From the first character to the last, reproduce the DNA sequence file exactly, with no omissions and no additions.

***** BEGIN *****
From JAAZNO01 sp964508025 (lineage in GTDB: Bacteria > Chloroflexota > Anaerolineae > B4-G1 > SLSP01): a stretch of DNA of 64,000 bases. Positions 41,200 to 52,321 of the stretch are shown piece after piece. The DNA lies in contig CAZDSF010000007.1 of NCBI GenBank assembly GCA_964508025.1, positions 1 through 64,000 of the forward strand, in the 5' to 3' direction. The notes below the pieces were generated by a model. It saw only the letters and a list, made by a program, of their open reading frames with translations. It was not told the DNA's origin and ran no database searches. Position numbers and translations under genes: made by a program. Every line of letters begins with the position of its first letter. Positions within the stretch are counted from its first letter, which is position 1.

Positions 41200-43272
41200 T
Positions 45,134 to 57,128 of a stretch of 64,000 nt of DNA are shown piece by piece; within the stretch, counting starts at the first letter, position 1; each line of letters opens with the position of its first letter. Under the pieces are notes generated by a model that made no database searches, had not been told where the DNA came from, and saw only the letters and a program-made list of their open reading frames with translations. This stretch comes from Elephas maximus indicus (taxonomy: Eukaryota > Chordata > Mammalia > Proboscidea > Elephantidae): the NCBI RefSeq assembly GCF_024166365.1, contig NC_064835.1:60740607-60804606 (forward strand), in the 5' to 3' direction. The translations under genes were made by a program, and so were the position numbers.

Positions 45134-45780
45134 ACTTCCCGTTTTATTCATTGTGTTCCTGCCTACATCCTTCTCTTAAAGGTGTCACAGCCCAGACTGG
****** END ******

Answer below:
From JAAZNO01 sp964508025 (lineage in GTDB: Bacteria > Chloroflexota > Anaerolineae > B4-G1 > SLSP01): a stretch of DNA of 64,000 bases. Positions 41,200 to 52,321 of the stretch are shown piece after piece. The DNA lies in contig CAZDSF010000007.1 of NCBI GenBank assembly GCA_964508025.1, positions 1 through 64,000 of the forward strand, in the 5' to 3' direction. The notes below the pieces were generated by a model. It saw only the letters and a list, made by a program, of their open reading frames with translations. It was not told the DNA's origin and ran no database searches. Position numbers and translations under genes: made by a program. Every line of letters begins with the position of its first letter. Positions within the stretch are counted from its first letter, which is position 1.

Positions 41200-43272
41200 T
Positions 45,134 to 57,128 of a stretch of 64,000 nt of DNA are shown piece by piece; within the stretch, counting starts at the first letter, position 1; each line of letters opens with the position of its first letter. Under the pieces are notes generated by a model that made no database searches, had not been told where the DNA came from, and saw only the letters and a program-made list of their open reading frames with translations. This stretch comes from Elephas maximus indicus (taxonomy: Eukaryota > Chordata > Mammalia > Proboscidea > Elephantidae): the NCBI RefSeq assembly GCF_024166365.1, contig NC_064835.1:60740607-60804606 (forward strand), in the 5' to 3' direction. The translations under genes were made by a program, and so were the position numbers.

Positions 45134-45780
45134 ACTTCCCGTTTTATTCATTGTGTTCCTGCCTACATCCTTCTCTTAAAGGTGTCACAGCCCAGACTGG